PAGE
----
The primary reason for this change is to ensure the continuing usefulness of the fair employment Monitoring Regulations, and in particular, to enable employers to make a more accurate and meaningful assessment of fair participation in employment in their organisation. We are clear that this is also a priority area for reform. (pdf)

 

Wider benefits of reform

We consider that there are cogent and robust reasons why the race equality legislation should be amended. In particular, we believe the recommended changes will:
 

  • help address key racial inequalities in Northern Ireland.  They will, for example, provide greater protection for individuals against racial discrimination and harassment who currently have no or limited protection under the race equality law. They will also result in the removal of unjustifiable exceptions which limit the scope of the race equality legislation.
  • harmonise, simplify and clarify the race equality legislation. The changes will remove unjustifiable inconsistencies within the race equality legislation, as well as removing unnecessary barriers experienced by individuals who wish to complain of unfair treatment under the race legislation. Further, they will ensure greater legal certainty and clarity in areas where the scope of legislation is unclear. The changes will make it easier for individuals to understand what their rights are and for employers, service providers and others to understand what their responsibilities are under the legislation. They will help improve consistency between the race equality legislation and other equality legislation in Northern Ireland.
  • help ensure that Northern Ireland race equality legislation keeps pace with legislative developments in Great Britain. In particular, many of the changes we advocate have already been implemented in other parts of the United Kingdom.  It is, however, important to stress that, as regards certain areas of reform, we recommend that the Northern Ireland Executive introduce changes that go beyond the level of protection against racial discrimination currently set out in equality legislation in Great Britain.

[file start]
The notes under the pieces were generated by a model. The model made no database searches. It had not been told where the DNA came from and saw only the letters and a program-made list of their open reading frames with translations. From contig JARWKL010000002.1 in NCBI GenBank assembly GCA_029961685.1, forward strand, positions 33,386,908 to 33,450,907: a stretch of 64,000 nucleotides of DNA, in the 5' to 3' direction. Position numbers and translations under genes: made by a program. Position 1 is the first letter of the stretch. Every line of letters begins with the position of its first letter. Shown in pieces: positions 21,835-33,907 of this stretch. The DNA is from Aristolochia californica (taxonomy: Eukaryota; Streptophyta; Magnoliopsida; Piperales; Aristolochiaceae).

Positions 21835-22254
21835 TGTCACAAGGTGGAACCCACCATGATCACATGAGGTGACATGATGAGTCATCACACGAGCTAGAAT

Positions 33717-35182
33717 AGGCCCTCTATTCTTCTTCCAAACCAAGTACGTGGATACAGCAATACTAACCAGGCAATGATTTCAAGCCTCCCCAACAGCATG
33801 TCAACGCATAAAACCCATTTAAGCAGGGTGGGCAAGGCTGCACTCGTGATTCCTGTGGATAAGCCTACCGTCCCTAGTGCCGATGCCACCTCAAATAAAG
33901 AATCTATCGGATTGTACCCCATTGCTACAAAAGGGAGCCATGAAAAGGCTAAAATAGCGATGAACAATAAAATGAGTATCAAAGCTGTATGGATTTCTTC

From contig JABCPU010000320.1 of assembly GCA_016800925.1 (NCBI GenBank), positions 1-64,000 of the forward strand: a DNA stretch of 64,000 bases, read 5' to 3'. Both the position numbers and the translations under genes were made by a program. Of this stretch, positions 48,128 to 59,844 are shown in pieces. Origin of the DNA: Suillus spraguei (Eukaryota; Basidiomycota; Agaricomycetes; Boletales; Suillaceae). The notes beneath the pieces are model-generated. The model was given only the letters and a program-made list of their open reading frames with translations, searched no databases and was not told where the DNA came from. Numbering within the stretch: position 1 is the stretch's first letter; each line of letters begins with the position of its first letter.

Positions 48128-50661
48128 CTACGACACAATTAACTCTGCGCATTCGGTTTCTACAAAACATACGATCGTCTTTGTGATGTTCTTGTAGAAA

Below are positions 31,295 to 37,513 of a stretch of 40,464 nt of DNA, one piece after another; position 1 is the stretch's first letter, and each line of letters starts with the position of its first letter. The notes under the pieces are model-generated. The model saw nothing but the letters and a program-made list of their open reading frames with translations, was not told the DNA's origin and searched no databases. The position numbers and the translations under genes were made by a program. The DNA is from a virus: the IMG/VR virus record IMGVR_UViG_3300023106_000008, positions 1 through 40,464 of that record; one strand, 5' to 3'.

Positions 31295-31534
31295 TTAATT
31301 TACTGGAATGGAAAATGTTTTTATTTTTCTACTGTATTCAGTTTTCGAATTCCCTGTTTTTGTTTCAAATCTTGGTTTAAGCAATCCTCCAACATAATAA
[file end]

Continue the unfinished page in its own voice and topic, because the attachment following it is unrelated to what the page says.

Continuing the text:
• further the overarching aims and objectives of the Executive’s current Racial Equality Strategy . One of the aims of the current Racial Equality Strategy is to eliminate racism, racial inequality and unlawful racial discrimination and promote equality of opportunity in all aspects of life.
  • ensure that the race equality legislation is in line with the UK Government’s international obligations relating to the promotion of human rights for racial minorities and with the recommendations of international human rights monitoring bodies.
 

Conclusions and next steps

  • It is clear that there is a robust case for addressing significant gaps and weaknesses within the race equality legislation in Northern Ireland.
  • We welcome the Executive’s commitment to bring forward a revised Racial Equality Strategy. We recommend, in light of the clear need for reform, that there is a commitment in the revised Racial Equality Strategy to address legislative gaps in the race equality legislation so that individuals in Northern Ireland have effective protection against racial discrimination and harassment.
  • We further recommend steps are taken to amend the fair employment legislation in order to require registered employers in Northern Ireland to collect monitoring information as regards nationality and ethnic origin.
  • We will continue to proactively engage with a wide range of key stakeholders, including MLAs, Assembly Committees, and representatives from the race sector, in order to inform the case for change.
 
 


Conclusions and next steps

In conclusion, it is clear that there is a robust case for addressing significant gaps and weaknesses within the race equality legislation in Northern Ireland.

We welcome the Executive’s commitment to bring forward a revised Racial Equality Strategy. We recommend, in light of the clear need for reform of the race equality legislation in Northern Ireland, that there is a commitment in the revised Racial Equality Strategy, to address legislative gaps in the race equality legislation so that individuals in Northern Ireland have effective protection against racial discrimination and harassment.

We also recommend that there is a commitment to implement changes to the fair employment legislation aimed at improving workforce monitoring on racial grounds.

We have taken a number of proactive steps in order to raise awareness of our recommendations for reform, and to secure support for the recommended changes. We will continue to proactively engage with a wide range of key stakeholders, including MLAs, Assembly Committees, and representatives from the race sector, in order to inform the case for change.

 

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< Law reform
< Addressing inequality